New Delhi: Purple foods are perhaps most significant as it is a fact that darker the food, the higher the antioxidant level. Antioxidants can prevent cell damage, and keep one looking younger.
As per data from the National Health and Nutrition Examination Study (NHANES), in a survey on eating and health, it was seen that adults who eat purple and blue fruits and vegetables are less likely to be overweight. They have a reduced risk for both high blood pressure and low HDL cholesterol.
Purple foods have a pigment called anthocyanin. This is a strong and antioxidant, which is said to reduce the risk of cancer.
Dr. James Joseph, a neuroscientist at the USDA Health Nutrition and Research Center on Aging at Tufts University and co-author of a book called The Color Code: A Revolutionary Eating Plan for Optimal Health said, “If I could eat only one color per day, it would be purple.”
Most purple fruit and vegetables contain anthocyanins, but their beneficial compounds don’t stop there. Some of the healthiest purple foods are described below:
Grapes – Containing many antioxidants, vitamins and minerals, all grapes are beneficial for your health. However, darker skinned grapes (deep purple to black) contain significantly more resveratrol. Found on the skin of dark-skinned grapes and other fruits and vegetables with a reddish or purplish pigment, resveratrol is responsible for the health benefits attributed to red wine. Experts believe resveratrol helps relax the arterial walls, decrease arterial pressure and promote healthful blood circulation. It has been shown to prevent cancer, lessen inflammation, improve blood sugar control, reduce blood pressure and improve cholesterol levels.
Blueberries – Blueberries aren’t that easily accessible (and pocket friendly), we must find other ways to score these disease fighting compounds. And the good news is that there are plenty such (sources). Read on some of the names might surprise you.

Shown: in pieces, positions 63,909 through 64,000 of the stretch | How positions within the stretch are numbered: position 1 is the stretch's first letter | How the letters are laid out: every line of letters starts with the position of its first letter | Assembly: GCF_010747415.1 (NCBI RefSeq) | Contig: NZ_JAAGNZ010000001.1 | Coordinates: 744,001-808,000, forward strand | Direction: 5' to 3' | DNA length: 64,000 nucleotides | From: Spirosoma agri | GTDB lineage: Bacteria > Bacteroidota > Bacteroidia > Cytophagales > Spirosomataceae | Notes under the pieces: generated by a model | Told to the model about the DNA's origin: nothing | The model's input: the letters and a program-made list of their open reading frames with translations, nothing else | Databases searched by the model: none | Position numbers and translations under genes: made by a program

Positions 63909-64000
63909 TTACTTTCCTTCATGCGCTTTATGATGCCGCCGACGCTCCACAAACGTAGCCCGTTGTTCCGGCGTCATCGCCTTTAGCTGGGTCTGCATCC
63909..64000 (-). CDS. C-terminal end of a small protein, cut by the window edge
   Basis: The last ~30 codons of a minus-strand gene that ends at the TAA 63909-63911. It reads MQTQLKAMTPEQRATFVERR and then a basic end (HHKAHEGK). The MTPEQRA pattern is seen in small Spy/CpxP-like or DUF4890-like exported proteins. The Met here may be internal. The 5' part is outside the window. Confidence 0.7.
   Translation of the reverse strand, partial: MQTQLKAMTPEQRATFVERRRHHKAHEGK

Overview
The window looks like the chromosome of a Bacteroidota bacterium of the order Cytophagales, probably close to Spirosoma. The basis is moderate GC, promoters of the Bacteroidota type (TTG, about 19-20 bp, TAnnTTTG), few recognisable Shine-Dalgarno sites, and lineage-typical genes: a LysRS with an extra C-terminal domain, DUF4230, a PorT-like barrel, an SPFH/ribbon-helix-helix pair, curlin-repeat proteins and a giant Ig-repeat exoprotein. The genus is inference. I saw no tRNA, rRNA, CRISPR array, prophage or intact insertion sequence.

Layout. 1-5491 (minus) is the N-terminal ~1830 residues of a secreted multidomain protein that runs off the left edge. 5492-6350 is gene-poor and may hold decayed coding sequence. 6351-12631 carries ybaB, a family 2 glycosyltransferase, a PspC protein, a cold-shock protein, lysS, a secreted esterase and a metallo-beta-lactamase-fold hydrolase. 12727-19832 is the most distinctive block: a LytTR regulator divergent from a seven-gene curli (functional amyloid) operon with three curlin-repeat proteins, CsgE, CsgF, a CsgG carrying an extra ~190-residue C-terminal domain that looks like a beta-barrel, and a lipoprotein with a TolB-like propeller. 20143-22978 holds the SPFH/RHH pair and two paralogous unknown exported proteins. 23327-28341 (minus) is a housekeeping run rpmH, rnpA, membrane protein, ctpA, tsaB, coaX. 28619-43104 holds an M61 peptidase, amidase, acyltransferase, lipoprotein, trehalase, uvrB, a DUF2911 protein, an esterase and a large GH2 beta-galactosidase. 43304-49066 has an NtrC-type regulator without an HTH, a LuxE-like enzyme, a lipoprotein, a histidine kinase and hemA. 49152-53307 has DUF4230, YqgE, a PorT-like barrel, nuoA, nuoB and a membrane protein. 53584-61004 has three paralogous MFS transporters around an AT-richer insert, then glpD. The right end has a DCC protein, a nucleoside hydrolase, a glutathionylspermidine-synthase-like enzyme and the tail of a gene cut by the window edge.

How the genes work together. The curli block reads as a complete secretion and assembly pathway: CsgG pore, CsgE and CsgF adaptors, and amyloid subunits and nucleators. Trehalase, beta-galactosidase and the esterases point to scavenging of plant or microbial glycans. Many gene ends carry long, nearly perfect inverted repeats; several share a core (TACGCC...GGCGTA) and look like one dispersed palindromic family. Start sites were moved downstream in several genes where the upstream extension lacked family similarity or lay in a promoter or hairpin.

Plums – This stone fruit is a great source of fiber, potassium, Vitamin A, Vitamin B2 and Vitamin C. Because a plum’s potassium level is so high, it can help manage high blood pressure and lower stroke risk. Plum consumption has been associated with helping control blood sugar; while dried plums – otherwise known as prunes – are known to promote regular bowel movements.
Red Cabbage – Containing significantly more beneficial antioxidants than green cabbage, the rich purple color of red cabbage reflects it concentration of anthocyanins. In addition, red cabbage contains 36 different types of antioxidants as well as 6-8 times more Vitamin C than green cabbage. When steamed, this versatile, cruciferous vegetable possesses a significant cholesterol-lowering ability. When your diet is not full of this understated vegetable, supplementing with Cholesterol Support can help keep cholesterol levels in check.
Eggplant – If you have been skipping eggplants (also called brinjal and aubergine) just because you don’t like its taste, then it’s time to learn to love them as they are loaded with anthocyanin. And please don’t toss the skin; it is full of fibre, potassium and magnesium and, yes anthocyanins.
Beets – Beets are delicious, nutritious and low in calories (200gm provides only 85 calories). Plus they are loaded with fibre – almost 6gm per 200gm. And the best news: their deep red colour gives away the fact that they are loaded with anthocyanin too.
Pomegranate – One of my favourite ways of enjoying the benefits of anthocyanins is with a fruit smoothie that incorporates frozen or fresh berries, and juice of another loaded source – pomegranate; it’s a glass full of tasty, concentrated fruit anthocyanins.